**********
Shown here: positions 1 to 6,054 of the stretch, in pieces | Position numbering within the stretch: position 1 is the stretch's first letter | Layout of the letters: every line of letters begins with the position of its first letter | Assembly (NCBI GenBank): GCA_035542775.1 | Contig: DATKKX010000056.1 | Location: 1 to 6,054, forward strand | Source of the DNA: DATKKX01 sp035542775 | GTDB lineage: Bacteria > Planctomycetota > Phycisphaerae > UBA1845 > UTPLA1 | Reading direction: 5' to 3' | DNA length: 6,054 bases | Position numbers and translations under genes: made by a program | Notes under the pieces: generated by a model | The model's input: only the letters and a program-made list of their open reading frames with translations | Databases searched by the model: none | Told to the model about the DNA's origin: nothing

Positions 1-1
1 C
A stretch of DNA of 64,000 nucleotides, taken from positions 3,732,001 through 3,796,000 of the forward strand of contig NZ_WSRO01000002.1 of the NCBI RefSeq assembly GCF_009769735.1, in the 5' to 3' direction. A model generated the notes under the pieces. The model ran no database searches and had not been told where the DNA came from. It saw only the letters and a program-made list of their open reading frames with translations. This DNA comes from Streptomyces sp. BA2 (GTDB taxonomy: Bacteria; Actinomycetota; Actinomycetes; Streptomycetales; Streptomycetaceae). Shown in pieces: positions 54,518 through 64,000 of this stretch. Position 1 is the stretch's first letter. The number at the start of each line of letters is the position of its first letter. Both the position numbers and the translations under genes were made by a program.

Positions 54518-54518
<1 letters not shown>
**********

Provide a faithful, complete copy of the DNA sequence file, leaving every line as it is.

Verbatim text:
Shown here: positions 1 to 6,054 of the stretch, in pieces | Position numbering within the stretch: position 1 is the stretch's first letter | Layout of the letters: every line of letters begins with the position of its first letter | Assembly (NCBI GenBank): GCA_035542775.1 | Contig: DATKKX010000056.1 | Location: 1 to 6,054, forward strand | Source of the DNA: DATKKX01 sp035542775 | GTDB lineage: Bacteria > Planctomycetota > Phycisphaerae > UBA1845 > UTPLA1 | Reading direction: 5' to 3' | DNA length: 6,054 bases | Position numbers and translations under genes: made by a program | Notes under the pieces: generated by a model | The model's input: only the letters and a program-made list of their open reading frames with translations | Databases searched by the model: none | Told to the model about the DNA's origin: nothing

Positions 1-1
1 C
A stretch of DNA of 64,000 nucleotides, taken from positions 3,732,001 through 3,796,000 of the forward strand of contig NZ_WSRO01000002.1 of the NCBI RefSeq assembly GCF_009769735.1, in the 5' to 3' direction. A model generated the notes under the pieces. The model ran no database searches and had not been told where the DNA came from. It saw only the letters and a program-made list of their open reading frames with translations. This DNA comes from Streptomyces sp. BA2 (GTDB taxonomy: Bacteria; Actinomycetota; Actinomycetes; Streptomycetales; Streptomycetaceae). Shown in pieces: positions 54,518 through 64,000 of this stretch. Position 1 is the stretch's first letter. The number at the start of each line of letters is the position of its first letter. Both the position numbers and the translations under genes were made by a program.

Positions 54518-54518
<1 letters not shown>